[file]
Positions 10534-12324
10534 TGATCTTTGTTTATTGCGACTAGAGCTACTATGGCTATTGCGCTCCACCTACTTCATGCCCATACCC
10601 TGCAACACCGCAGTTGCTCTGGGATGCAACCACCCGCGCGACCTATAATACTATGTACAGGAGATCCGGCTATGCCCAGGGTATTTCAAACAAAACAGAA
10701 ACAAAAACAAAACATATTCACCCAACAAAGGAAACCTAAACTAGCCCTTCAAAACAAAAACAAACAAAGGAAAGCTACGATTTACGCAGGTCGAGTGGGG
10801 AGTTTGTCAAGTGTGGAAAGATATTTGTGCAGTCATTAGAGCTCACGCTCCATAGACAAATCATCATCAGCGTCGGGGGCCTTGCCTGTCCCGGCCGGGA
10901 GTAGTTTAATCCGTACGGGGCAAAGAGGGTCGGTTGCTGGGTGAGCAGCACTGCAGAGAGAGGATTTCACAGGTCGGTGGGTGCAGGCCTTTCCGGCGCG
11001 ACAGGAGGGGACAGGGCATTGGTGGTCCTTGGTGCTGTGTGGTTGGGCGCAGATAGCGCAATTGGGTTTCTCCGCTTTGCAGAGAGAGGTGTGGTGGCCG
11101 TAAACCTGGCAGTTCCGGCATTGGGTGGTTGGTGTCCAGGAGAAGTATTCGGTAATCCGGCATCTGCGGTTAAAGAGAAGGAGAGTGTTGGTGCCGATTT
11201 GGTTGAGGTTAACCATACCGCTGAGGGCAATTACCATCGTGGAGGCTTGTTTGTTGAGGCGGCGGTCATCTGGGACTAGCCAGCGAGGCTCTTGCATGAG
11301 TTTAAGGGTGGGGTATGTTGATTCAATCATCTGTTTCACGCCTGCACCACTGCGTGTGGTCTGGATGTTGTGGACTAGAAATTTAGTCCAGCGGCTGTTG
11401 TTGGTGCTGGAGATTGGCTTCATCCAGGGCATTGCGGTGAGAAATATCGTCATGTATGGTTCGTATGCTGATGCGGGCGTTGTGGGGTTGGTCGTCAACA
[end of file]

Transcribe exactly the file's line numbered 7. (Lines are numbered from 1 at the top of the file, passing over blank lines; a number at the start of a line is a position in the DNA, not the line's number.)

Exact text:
11001 ACAGGAGGGGACAGGGCATTGGTGGTCCTTGGTGCTGTGTGGTTGGGCGCAGATAGCGCAATTGGGTTTCTCCGCTTTGCAGAGAGAGGTGTGGTGGCCG